N.J. to lower indoor, outdoor gathering limits after record-setting weekend of COVID-19cases, Murphy says
New Jersey is lowering the number of people allowed at both indoor and outdoor gatherings in an effort to fight the surging second wave of COVID-19, Gov. Phil Murphy announced Monday morning, after the state set back-to-back record days for new coronavirus cases over the weekend.
The limit for indoor gatherings will be dropped from 25 to 10 people, with some exceptions, and outdoor gatherings from 500 to 150 people — Murphy’s second tightening of restrictions in recent weeks as cases rise.
The new indoor limits take effect 6 a.m. Tuesday and the new outdoor limits 6 a.m. next Monday, Nov. 23., under an executive order Murphy signed.
The move has the potential to disrupt Thanksgiving, which is 11 days away, and other winter holidays that are approaching. But Murphy warned the pandemic has “gotten worse, and it’s gonna get worse.”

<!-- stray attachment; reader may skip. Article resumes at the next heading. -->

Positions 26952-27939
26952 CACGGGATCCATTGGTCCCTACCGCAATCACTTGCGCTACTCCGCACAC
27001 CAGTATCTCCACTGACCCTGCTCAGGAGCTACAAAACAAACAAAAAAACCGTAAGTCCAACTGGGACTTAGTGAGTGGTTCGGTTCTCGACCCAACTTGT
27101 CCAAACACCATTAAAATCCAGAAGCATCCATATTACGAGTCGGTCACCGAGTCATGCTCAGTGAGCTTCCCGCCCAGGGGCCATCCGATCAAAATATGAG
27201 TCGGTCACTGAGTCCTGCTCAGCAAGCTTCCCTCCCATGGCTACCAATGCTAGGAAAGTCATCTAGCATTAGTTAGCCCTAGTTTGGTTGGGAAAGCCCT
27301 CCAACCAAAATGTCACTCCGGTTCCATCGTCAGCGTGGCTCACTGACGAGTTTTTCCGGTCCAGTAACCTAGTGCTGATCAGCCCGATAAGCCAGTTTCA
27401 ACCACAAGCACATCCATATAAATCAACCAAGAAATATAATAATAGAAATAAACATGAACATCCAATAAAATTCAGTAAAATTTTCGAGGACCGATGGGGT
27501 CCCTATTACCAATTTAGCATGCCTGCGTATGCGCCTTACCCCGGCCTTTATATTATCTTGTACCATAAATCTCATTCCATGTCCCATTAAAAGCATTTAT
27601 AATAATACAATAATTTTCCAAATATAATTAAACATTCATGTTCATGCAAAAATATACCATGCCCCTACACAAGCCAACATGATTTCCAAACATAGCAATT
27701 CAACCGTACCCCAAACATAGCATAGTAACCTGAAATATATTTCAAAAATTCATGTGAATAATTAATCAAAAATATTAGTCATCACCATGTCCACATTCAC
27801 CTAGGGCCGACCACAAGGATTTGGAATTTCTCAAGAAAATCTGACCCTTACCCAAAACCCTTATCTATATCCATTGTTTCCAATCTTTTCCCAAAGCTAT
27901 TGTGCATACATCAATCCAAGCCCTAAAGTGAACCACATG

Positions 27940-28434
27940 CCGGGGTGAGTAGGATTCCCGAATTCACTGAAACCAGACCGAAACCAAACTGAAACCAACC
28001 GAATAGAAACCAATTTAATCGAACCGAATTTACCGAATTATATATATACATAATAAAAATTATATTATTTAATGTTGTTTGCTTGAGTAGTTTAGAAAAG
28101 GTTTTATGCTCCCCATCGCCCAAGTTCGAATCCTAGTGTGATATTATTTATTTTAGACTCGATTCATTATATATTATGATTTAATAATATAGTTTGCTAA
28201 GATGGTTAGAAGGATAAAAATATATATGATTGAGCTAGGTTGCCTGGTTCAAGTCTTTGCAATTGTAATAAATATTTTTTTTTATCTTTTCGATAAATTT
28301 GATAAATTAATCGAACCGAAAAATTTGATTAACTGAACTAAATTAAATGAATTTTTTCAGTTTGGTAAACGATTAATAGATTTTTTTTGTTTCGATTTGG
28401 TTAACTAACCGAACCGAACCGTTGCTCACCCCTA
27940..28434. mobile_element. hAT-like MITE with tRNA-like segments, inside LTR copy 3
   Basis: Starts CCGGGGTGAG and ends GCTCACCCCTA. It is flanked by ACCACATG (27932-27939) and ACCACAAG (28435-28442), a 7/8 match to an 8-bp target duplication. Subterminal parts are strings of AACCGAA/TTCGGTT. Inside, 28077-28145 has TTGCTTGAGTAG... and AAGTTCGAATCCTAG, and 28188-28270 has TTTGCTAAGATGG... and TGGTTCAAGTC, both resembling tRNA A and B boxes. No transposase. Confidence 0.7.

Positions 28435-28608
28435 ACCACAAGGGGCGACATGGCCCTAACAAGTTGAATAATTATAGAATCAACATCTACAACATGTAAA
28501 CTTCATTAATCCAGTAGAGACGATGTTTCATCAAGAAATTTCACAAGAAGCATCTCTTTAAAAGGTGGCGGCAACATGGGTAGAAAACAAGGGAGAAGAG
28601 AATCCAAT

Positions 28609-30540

“So we’ve got to be honest with folks,” he said during a morning appearance on MSNBC. “Particularly with cold weather … with the holidays, this is going to get worse. Please God, it doesn’t get to the levels that we saw in the spring.”
The change does not affect the current 25% capacity limits on indoor dining in the state. Legislative and judicial sessions will also be exempt.
Plus, current indoor limits on weddings, funerals, movie theaters, performances, religious services, and political activities — up to 25% of a venue’s capacity, with a maximum of 150 people — will remain, Murphy said.
Outdoor weddings, funerals, religious services, and political activities will also have no limit.
But the limits do apply to house parties and other indoor gatherings, such as holiday dinners and events. It will also significantly limit the number of spectators allowed at indoor and outdoor youth and high school sporting events and practices. Crowds at indoor college and pro sporting events will be capped at 10 and outdoor events at 150. And the audiences at outdoor concerts and performances will be limited to 150.